According to the report, Mary Flowers also stated:
"I don't know if its Trump or if its the fact that the embassies that have been discriminating for a long time see this as an opportunity, because of the talk of the travel ban, to blatantly reject everyone...These trade links create jobs for both America and Africa. It's unbelievable what's going on."
There was a famous saying in ancient Rome.
Ex Africa semper aliquid novi - "There is always something new out of Africa."
One could update that saying to add that there is always something new from Africa - except visitors to an America in the Donald Trump era in which immigrants of color are feeling increasingly unwelcome.
For those who still believe in and support America's ideal of non-discrimination on the basis of race, religion or national origin which has been the basis of our immigration laws for the past half century, there is another Latin saying, taken from Cicero's famous address against Cataline before the Roman Senate, which might well be addressed to our 45th president and the nationalist advisers at the top of his hierarchy:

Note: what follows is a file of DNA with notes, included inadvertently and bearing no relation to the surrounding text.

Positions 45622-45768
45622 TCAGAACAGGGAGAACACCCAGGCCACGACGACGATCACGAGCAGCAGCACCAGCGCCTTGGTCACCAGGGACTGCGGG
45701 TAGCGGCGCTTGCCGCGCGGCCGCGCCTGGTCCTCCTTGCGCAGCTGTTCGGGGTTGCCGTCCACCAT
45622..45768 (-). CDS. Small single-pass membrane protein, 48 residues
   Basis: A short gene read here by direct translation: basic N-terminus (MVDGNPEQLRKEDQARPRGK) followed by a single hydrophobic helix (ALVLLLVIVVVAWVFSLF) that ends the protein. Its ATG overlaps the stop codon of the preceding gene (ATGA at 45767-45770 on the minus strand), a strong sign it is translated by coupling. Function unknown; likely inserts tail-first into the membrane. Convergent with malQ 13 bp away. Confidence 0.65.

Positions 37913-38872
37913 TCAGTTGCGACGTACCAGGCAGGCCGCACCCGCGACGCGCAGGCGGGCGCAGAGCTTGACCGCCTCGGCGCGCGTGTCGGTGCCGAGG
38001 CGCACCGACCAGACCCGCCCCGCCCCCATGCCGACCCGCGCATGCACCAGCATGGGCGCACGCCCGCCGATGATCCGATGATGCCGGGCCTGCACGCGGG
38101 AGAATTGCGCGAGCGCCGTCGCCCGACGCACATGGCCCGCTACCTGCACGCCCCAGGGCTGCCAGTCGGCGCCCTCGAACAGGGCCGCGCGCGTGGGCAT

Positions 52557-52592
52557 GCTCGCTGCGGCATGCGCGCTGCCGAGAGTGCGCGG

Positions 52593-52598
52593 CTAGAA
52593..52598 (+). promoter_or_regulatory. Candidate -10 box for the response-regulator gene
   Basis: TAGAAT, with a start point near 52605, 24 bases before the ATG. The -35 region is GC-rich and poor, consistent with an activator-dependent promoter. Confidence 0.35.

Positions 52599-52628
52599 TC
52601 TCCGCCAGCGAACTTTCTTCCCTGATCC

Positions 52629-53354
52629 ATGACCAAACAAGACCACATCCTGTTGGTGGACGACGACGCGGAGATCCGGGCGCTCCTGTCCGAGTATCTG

Quo usque tandem abutere...patientia nostra?
"How much longer will you continue to abuse our patience?"
Roger Algase is a New York immigration lawyer and a graduate of Harvard College and Harvard Law School who has been representing mainly skilled and professional immigrants from diverse parts of the world for more than 35 years. His email address is firstname.lastname@example.org
Updated 03-23-2017 at 04:06 AM by ImmigrationLawBlogs